Yogi Berra? Apocryphal?
Dear Quote Investigator: Would you please explore another Yogiism? The following comical remark is attributed to the celebrated baseball player:
Never answer an anonymous letter.
If the letter contains no information about the sender then, of course, it is impossible to reply. That is the humorous interpretation. But Yogi Berra once noted that a letter may have a return address without providing a name.
Quote Investigator: The earliest evidence of a version of this quip located by QI was printed in 1876. The ascription to Yogi of the modern saying is uncertain. Detailed citations are given further below.
It is possible to reply to an anonymous letter sometimes. For example, an anonymous letter can be sent to a magazine, and the periodical can publish the letter together with a response. In 1770 an exchange of letters was published in “The Monthly Review” of London. One anonymous letter writer accused another writer of being overly personal. The journal published a response: 1
When, says he, I answer an anonymous letter, and make not the most distant allusion to any thing but what appears upon the face of it, where can be the personality?
In 1838 “Mechanics’ Magazine: Museum, Register, Journal, and Gazette” published an anonymous critical letter signed with a nom de plume. The journal also printed a response from the person who was criticized: 2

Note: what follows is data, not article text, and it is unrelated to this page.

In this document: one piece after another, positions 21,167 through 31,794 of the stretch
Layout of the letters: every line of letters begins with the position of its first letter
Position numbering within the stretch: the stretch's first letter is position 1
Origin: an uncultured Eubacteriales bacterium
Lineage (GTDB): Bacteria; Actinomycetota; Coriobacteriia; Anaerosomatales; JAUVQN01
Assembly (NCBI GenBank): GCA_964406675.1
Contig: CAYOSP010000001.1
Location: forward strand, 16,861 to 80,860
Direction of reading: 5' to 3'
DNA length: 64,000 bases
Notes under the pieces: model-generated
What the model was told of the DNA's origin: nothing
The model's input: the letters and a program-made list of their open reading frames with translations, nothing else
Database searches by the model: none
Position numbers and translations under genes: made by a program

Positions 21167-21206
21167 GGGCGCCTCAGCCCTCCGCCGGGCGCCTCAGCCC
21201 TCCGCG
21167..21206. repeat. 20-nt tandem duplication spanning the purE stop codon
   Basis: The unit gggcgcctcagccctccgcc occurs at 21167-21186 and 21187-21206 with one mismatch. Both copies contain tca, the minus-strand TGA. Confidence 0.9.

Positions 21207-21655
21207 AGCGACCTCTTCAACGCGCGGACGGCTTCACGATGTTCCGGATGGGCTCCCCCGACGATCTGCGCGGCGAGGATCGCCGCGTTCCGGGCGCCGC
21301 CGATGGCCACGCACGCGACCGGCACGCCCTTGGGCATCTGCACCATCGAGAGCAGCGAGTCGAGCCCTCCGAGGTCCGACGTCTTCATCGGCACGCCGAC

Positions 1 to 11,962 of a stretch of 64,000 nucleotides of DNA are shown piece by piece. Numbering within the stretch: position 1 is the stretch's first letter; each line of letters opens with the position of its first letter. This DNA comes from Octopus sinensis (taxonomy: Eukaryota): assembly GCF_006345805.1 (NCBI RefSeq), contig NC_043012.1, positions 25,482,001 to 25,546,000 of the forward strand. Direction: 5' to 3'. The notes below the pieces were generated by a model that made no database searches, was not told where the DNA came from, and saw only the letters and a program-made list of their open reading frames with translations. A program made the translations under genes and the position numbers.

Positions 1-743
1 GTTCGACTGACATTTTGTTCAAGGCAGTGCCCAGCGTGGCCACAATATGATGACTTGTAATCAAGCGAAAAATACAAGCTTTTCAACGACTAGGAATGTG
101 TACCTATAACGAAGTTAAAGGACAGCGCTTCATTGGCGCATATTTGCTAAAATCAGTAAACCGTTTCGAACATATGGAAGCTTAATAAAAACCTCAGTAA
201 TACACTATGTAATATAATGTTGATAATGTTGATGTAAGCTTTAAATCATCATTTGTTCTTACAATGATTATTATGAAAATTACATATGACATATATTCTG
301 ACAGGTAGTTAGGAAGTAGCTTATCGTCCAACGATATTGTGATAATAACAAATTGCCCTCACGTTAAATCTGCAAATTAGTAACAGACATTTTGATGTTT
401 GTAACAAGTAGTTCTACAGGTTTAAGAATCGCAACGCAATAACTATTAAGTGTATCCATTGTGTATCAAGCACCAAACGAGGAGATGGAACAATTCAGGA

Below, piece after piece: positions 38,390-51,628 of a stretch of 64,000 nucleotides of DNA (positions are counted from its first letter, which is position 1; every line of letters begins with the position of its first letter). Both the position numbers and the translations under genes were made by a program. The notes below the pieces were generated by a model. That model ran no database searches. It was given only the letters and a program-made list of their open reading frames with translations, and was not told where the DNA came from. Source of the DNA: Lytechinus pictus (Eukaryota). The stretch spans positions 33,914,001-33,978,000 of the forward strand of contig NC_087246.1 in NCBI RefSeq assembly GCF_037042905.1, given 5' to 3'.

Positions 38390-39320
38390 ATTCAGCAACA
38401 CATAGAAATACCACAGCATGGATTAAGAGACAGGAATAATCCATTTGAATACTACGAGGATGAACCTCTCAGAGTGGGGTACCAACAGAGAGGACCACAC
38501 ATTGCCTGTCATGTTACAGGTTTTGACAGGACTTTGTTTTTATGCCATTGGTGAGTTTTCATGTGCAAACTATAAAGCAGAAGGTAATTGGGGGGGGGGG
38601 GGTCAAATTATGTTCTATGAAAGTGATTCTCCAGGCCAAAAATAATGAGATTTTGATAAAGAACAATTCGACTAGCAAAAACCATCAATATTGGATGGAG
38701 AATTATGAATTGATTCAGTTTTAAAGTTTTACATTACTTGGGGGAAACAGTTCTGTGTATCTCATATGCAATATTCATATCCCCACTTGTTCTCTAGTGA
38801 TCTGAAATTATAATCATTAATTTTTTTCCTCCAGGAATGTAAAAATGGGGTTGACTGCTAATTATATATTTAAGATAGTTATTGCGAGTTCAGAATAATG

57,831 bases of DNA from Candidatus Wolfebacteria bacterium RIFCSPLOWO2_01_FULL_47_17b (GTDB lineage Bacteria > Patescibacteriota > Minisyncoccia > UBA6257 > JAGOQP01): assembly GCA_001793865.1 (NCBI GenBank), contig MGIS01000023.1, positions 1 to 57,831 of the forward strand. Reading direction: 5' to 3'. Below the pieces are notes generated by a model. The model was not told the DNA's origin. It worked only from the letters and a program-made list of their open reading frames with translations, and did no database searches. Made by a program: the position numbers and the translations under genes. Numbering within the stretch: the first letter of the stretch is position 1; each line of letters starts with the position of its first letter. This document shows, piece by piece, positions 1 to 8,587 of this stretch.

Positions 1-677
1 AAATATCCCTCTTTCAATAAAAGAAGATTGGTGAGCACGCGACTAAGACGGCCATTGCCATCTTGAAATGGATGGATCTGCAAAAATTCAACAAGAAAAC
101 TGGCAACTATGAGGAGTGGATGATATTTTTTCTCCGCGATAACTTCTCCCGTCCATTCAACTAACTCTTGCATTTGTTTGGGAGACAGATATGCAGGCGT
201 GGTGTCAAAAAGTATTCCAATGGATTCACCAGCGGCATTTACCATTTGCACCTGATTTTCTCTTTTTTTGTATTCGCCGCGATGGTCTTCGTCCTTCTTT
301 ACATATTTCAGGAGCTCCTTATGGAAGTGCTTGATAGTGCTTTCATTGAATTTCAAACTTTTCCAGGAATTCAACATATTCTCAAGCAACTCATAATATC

It has been a rule with me never to answer an anonymous letter, but the classic pen of the reverend gentleman who signs himself “An Amateur Mechanic,” is as well known to me as if he had appeared in his proper person.
In 1873 a book titled “Analysis of Letter-Writing: With a Large Number of Examples of Model Business Letters” was released. The volume included the following two guidelines for proper business correspondence. No humor was intended: 3
All business letters should be carefully kept, until, at least, the matters to which they relate are completely closed, and there can be no further use for them.
You should never condescend to answer an anonymous letter, even if you are nearly certain who wrote it. Never write one.
By 1876 the comical potential of the line was recognized. A newspaper in Orange City, Iowa printed a collection of funny remarks under the article title “Nubbins of Humor” including these three items: 4
Intoxicating music—”Ale to the chief.”
It is a wise thing never to answer an anonymous letter until you have found out who wrote it.
“How long will my chop be, waiter?” asked a hungry man in a restaurant, “About five inches, sir.” was the prompt reply.
Here are additional selected citations in chronological order.
- 1770 December, The Monthly Review; Or Literary Journal, Volume 43, Article 32: An Answer to a Second Letter to Dr. Priestley, Quote Page 492, Printed for R. Griffiths, London. (Google Books full view) link ↩
- 1838 August 18, Mechanics’ Magazine: Museum, Register, Journal, and Gazette, Number 784, (Letter from L. Hebert, Camden Town, Date: August 11, 1838), Quote Page 328, Printed and Published for the Proprietor by W. A. Robertson at the Mechanics’, Magazine Office, London. (Google Books full view) link ↩
- 1873, Analysis of Letter-writing: With a Large Number of Examples of Model Business Letters by Calvin Townsend, Quote Page 139, Published by Ivison, Blakeman, Taylor, & Co., New York. (Google Books full view) link ↩
- 1876 November 9, Sioux County Herald, Nubbins of Humor, Quote Page 1, Column 7, Orange City, Iowa. (NewspaperArchive) ↩